15. When It Was Blue (Jennifer Reeves, 2008)
It’s easy to forget that, for the better part of a century, the experience of cinema was created by projected light, fast-moving gears, and strips of celluloid. And then you see something like When It Was Blue, and you hear two projectors running behind you, and you’re occasionally blinded by the brightness of the bulbs, and you ask yourself, “What am I seeing? How did she get that image on that frame of film?” More here.
16. The Gleaners and I (Agnes Varda, 2000)
Last year I saw, within just a few days of each other, Agnes Varda and Terrence Davies introduce and discuss their latest films, The Beaches of Agnes and Of Time and the City, both of which are autobiographical essay films. And I’m still struck by the juxtaposition: Davies the bitter nostalgist versus Varda the curious anthropologist. Varda is my hero. At 80, she’s as alive to the wonder and potential (and the sorrows and ironies) of the world now as she was 55 years ago, when she first picked up a camera. The Gleaners and I makes me want to be a better man.
17. In the Bathtub of the World (Caveh Zahedi, 2001)
In 2000, Caveh shot at least a minute of video a day and then assembled it into this remarkable film. Ironically, there are no clips from this YouTube-anticipating project on YouTube, so, instead, I’ve embedded a clip from The World is a Classroom, his short contribution to the post-9/11 collection, Underground Zero. More here.
18. Bamako (Abderrahmane Sissako, 2006)
Life on Earth (1998) is my favorite of Sissako’s films, but Bamako was the first I saw and it left me teary-eyed and speechless. The court scenes are didactic and on-the-nose — deliberately so — but it’s all that life going on around the court that makes the film work. It all culminates in one of my favorite scenes of the decade, as an elderly man sing-speaks his testimony to the court, an act of astonishing beauty that also exposes the absurdity of the proceedings.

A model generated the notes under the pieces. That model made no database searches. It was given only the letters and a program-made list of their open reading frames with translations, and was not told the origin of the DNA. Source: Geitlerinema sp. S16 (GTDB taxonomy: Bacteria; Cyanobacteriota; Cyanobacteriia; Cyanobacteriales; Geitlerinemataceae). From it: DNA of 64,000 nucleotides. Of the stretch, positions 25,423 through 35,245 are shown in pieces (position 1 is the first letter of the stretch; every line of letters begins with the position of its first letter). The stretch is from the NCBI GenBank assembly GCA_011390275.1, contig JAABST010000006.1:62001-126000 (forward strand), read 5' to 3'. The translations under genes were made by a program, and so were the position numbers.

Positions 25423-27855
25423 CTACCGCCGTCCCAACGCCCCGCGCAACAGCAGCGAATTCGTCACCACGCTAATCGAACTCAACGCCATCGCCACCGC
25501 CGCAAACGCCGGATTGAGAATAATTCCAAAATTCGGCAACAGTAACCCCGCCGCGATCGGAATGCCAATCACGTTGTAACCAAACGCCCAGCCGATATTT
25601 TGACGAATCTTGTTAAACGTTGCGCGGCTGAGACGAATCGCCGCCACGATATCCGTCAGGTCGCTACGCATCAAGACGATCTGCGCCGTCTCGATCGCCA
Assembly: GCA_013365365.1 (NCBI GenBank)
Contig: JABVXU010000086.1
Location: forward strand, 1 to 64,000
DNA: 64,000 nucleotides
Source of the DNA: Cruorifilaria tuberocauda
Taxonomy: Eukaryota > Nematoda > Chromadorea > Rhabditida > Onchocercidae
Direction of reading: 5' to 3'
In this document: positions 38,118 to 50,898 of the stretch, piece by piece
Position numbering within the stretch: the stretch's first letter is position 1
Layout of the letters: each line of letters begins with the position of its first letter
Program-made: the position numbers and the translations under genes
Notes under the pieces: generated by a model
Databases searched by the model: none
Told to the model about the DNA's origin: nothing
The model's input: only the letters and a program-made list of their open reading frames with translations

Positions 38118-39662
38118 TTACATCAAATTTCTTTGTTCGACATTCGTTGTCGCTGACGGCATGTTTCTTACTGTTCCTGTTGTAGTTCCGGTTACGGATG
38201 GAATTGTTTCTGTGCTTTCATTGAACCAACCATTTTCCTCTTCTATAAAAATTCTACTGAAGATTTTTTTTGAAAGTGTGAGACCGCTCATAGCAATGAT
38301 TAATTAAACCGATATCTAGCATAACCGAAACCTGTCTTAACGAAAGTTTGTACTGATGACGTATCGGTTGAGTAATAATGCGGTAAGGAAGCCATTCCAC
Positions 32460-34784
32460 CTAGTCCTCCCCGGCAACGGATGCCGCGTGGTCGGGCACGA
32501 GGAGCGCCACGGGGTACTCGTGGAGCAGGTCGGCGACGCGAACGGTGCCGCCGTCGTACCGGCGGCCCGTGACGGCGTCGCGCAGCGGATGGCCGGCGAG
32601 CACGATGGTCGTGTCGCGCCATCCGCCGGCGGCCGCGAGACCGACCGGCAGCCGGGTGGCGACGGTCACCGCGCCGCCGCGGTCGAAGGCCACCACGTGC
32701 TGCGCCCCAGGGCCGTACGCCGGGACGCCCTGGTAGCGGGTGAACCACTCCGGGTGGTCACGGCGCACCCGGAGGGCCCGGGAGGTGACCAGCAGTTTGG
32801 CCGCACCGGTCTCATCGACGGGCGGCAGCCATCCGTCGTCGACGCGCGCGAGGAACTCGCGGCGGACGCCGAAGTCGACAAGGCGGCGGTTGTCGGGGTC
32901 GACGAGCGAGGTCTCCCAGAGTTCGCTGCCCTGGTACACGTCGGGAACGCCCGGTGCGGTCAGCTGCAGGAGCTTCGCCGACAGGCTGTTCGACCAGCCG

19. Heartbeat Detector (Nicolas Klotz, 2007)
This is the only film by Klotz I’ve seen, and, frankly, I’m surprised to find it on my list. I’d anticipated including a Haneke film instead (Code Unknown, probably, or maybe Cache), but Heartbeat Detector is the film I found myself most eager to revisit. The first of two Mathieu Amalric performances to round out the top 20. More here.
20. Kings and Queen (Arnaud Desplechin, 2004)
I considered cheating here by naming two films, this one and Hong Sang-soo’s Woman on the Beach (2006). While their styles and ambitions are quite different, I’ve decided I like Desplechin and Hong for basically the same reason: their movies constantly surprise me in small but significant ways. On the Kings and Queen DVD, Desplechin recounts a story about Truffaut’s frustration with a screenwriter. “How do you expect me to shoot a four-minute scene that expresses a single idea?” he asked. “I want every minute of film to express four ideas!” Desplechin has taken that as his motto, and you can see the results in each of his films, which are consistently messy, ambiguous, and haunted — Kings and Queen especially so. I mean, just try to summarize Louis Jennsens’s (Maurice Garrel) deathbed letter to Nora (Emmanuelle Devos). Watching a scene like that, I actively envy the imagination of its creators.
And ten more (alphabetized) that just missed the cut
Battle in Heaven (Carlos Reygadas, 2005)
Code Unknown (Michael Haneke, 2000) [ more ]
Distant (Nuri Bilge Ceylan, 2002)
Fat Girl (Catherine Breillat, 2001)
Good Night, and Good Luck (George Clooney, 2005)
Hamaca Paraguaya (Paz Encina, 2006)
Harry Potter and the Prisoner of Azkaban (Alfonso Cuaron, 2004) [ more ]
I’m Not There (Todd Haynes, 2007)
Los Muertos (Lisandro Alonso, 2004)
Woman on the Beach (Hong Sang-soo, 2006)